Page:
it was in February, but feels much farther away than that now: we were having production meetings, and targeting deadlines for programming, key art, advertising, and marketing. and then COVID-19 happened.
originally scheduled for a May 7 2020 launch, DOXA announced in mid-March that it was being postponed. and although outright cancellation would have been devastating on many levels, given the unknowns of the pandemic it was likely a consideration as well. DOXA is not unique in this madness: for months now, cultural workers and arts institutions in Vancouver have been stuck a loop from a Rocky movie, where we are the eponymous pugilist, body and brains brutally battered by a seemingly unbeatable Ivan Drago or Clubber Lang.
but if we’ve learned anything from Rocky I to Rocky IV, it’s that what really matters is HEART. [insert inspirational 80s training montage.] DOXA has come out the corner swinging, with an online film festival from June 18-26 — the first in Western Canada to go virtual.
without IRL in-cinema experiences this year, no physical materials were produced besides a short run of street posters and a few early magazine ads. typically a festival book, multiple poster runs, supporting collateral and more, would have been in the wild; backed by a robust print advertising campaign alongside digital efforts. this year — relying almost entirely on social media and digital advertising, without any physical marketing or even a printed guide — raises all sorts of questions. can we still reach our audience effectively? after months of exclusively engaging with film culture by staring at screens, are people “streamed out”? is it still a film festival if i’m eating dinner in my underwear while the new documentary about Marina Abramovic is on? it’s an experiment.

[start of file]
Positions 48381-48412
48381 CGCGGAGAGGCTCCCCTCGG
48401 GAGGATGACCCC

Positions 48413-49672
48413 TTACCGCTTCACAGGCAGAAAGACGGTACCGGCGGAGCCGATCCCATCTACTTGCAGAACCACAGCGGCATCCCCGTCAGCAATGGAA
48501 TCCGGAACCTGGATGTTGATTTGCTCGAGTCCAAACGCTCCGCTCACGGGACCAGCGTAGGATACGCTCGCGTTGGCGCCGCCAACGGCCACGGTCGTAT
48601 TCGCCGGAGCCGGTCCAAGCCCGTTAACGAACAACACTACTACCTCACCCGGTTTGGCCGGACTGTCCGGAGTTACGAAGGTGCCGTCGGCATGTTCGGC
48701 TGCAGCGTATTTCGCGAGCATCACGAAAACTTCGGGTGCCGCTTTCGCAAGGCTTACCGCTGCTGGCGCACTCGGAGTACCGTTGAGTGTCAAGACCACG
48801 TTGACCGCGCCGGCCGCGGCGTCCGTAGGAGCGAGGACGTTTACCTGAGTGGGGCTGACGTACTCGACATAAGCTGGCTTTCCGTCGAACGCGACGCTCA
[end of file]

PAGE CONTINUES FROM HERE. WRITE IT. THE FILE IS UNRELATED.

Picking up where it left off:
and in that spirit, 2020 warranted a different take on festival design: collage. this was a purposeful departure from DOXA’s established practice of constructing a visual language for each festival around a singular photographic subject. a marketing director from another org once told me DOXA’s design approach had become something like National Geographic magazine: each year was distinct, but undeniably recognizable. now, while i’d love to tell you this was a grand plan in establishing DOXA’s visual brand and identity — really, it was an organic practice that made sense, and became “our thing.” considering how the magazine and the festival both seek to document the world and encourage critical thought, i’ll humbly take the comparison.
hundreds of stills were reviewed and sampled. many considered, many more were tossed out. individually and on the whole, the selections needed to combine for a “character poster” but more importantly, they also needed to speak to the programming. imagery from Finding Sally, The New Bauhaus, Sankara n’est pa mort, The Silence that Remains, The Story of Plastic, Pier Kids, Influence, and Areum Married was mixed and remixed into what you see here (and hopefully, in your favourite social media feeds and websites). because so much is going on, the background was kept light, with punchy gradient pink bars for messaging highlights, and the DOXA logo a deep cyan.
eventually i’ll get around to writing up a brief history of DOXA key art. for now: please support documentary filmmakers and the Rocky Balboa of film festivals at doxafestival.ca.